When a place that is special to us is about to wink out of existence, everyone who used that place stamps it with their own stories. We went to school here. This is where I proposed to your mother. The bandstand was here, along this wall. So personal a process is this that our farewell photographs of these places can take on as many different flavors as the number of people who walked their halls. And, as a result, it’s often interesting to compare the final snaps of important places as filtered through the disparate experiences of all who come to reflect, and click, in the shadow of the wrecking ball.
I have attended many an opening at theatres, but I always make a point to attend their closings. Not the end of a certain film or engagement, but the final curtain on the theatres themselves. How best to see their final acts? As a quiet, gentle sunsetting, as with the above image of Scottsdale, Arizona’s Camelview theatre, shuttering in deference to a bigger, newer version of itself at the end of 2015? Or, in the colorful confusion of the venue’s final night, with crowds of well-wishers, local dignitaries and well-wishers crowding into the final screening?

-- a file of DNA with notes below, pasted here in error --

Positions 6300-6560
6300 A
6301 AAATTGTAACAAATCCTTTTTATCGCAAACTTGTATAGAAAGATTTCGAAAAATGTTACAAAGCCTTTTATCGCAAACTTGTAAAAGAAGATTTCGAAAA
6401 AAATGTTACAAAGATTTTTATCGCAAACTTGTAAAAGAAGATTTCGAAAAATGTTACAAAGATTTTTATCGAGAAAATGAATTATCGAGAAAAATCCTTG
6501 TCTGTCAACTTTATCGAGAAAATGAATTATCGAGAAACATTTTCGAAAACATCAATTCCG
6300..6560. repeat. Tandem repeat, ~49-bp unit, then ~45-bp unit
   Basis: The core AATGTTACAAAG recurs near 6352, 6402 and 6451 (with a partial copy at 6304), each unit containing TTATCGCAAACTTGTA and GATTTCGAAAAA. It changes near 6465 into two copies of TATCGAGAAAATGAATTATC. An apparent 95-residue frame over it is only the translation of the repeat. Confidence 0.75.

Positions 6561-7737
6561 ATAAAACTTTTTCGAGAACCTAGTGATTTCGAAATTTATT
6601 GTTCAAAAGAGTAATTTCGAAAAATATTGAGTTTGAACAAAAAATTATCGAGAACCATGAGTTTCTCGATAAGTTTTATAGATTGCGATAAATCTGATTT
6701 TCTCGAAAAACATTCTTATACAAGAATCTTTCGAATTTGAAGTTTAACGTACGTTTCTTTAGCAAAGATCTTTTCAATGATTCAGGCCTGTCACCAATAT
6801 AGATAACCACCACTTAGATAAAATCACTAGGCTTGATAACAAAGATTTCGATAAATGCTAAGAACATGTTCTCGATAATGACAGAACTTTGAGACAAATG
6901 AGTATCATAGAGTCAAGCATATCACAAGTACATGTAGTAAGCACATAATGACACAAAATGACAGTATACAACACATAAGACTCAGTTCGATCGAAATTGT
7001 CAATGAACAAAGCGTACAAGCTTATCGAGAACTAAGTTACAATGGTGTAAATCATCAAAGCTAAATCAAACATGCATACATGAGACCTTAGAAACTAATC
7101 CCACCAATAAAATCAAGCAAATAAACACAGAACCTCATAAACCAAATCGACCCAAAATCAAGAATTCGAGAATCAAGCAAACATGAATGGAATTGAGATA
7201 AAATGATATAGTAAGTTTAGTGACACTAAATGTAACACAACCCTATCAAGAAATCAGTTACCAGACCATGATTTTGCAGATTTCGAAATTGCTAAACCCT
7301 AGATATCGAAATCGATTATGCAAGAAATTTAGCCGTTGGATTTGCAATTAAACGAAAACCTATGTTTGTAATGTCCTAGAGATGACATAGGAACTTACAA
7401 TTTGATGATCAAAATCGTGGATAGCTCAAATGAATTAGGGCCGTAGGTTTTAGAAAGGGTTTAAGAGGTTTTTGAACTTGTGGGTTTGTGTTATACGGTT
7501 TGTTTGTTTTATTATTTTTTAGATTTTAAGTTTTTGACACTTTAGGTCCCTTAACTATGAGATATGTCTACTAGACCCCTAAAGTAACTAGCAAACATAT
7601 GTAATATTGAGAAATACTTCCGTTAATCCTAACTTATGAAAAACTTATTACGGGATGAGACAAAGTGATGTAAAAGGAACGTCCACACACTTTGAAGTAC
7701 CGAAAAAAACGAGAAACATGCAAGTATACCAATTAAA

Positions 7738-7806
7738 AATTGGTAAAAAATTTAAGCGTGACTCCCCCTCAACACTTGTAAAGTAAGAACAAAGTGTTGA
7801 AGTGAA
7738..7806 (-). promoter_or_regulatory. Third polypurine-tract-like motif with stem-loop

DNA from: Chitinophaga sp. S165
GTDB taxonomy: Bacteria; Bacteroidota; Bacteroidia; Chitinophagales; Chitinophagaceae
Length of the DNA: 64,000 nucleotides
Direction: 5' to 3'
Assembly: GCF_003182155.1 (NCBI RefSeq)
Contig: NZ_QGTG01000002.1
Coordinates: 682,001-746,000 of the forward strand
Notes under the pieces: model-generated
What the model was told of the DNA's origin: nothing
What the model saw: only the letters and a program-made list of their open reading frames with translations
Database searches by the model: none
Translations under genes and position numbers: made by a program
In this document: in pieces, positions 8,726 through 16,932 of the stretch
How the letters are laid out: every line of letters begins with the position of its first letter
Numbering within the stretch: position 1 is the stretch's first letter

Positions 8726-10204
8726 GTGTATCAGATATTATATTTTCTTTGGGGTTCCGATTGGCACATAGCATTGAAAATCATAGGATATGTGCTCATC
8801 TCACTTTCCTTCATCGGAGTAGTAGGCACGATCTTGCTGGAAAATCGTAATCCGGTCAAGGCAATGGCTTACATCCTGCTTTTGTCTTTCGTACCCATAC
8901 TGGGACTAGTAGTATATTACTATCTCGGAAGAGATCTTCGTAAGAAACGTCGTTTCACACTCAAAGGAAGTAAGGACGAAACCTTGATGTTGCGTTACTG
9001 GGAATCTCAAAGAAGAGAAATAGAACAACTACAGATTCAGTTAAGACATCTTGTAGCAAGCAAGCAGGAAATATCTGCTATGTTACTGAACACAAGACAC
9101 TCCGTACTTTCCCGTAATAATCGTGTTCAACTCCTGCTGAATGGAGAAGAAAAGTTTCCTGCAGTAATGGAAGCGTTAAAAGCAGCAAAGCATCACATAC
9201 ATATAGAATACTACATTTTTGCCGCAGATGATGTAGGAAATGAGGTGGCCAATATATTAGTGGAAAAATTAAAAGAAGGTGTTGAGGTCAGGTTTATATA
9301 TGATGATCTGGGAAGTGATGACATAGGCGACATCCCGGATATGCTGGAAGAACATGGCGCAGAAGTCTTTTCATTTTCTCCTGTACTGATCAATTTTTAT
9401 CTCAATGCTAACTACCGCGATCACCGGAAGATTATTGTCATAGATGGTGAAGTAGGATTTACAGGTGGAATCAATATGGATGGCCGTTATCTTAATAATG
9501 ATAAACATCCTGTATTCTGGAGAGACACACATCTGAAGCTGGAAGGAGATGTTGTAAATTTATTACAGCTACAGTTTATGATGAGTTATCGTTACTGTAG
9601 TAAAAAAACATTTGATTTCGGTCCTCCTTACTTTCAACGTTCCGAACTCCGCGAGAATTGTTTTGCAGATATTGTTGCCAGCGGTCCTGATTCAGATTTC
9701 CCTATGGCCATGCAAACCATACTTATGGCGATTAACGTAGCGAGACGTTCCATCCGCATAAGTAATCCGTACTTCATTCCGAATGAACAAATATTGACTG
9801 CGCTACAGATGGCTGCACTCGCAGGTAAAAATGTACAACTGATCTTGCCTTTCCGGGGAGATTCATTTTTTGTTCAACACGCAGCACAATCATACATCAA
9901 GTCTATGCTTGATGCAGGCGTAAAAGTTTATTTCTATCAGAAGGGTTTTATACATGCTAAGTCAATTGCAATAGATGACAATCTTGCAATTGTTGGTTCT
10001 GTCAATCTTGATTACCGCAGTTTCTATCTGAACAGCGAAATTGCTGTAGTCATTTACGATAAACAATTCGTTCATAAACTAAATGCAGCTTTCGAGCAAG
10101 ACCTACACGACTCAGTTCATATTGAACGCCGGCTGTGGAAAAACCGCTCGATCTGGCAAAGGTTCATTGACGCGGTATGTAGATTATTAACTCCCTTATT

Each view projects my own feelings onto the resulting images, whether it be a golden dusk or a frenetic, neon-drenched, tomorrow-we-die send-off, complete with champagne and cheers. The introspective daytime shot has no teeming crowds or fanfare. The night, with its ghostly guest blurs (a result of the longer exposure) features people who are as fleeting as the theatre’s own finite run. Both are real, and neither is real. But they are both mine.
Buildings vanish. Styles change. Neighborhoods evolve. And photographic goodbyes to all these processes are never as simple as a one-size-fits-all souvenir snap. People, and memories, are too customized for that. As with movies themselves, there is always more than one way to get to the final fadeout.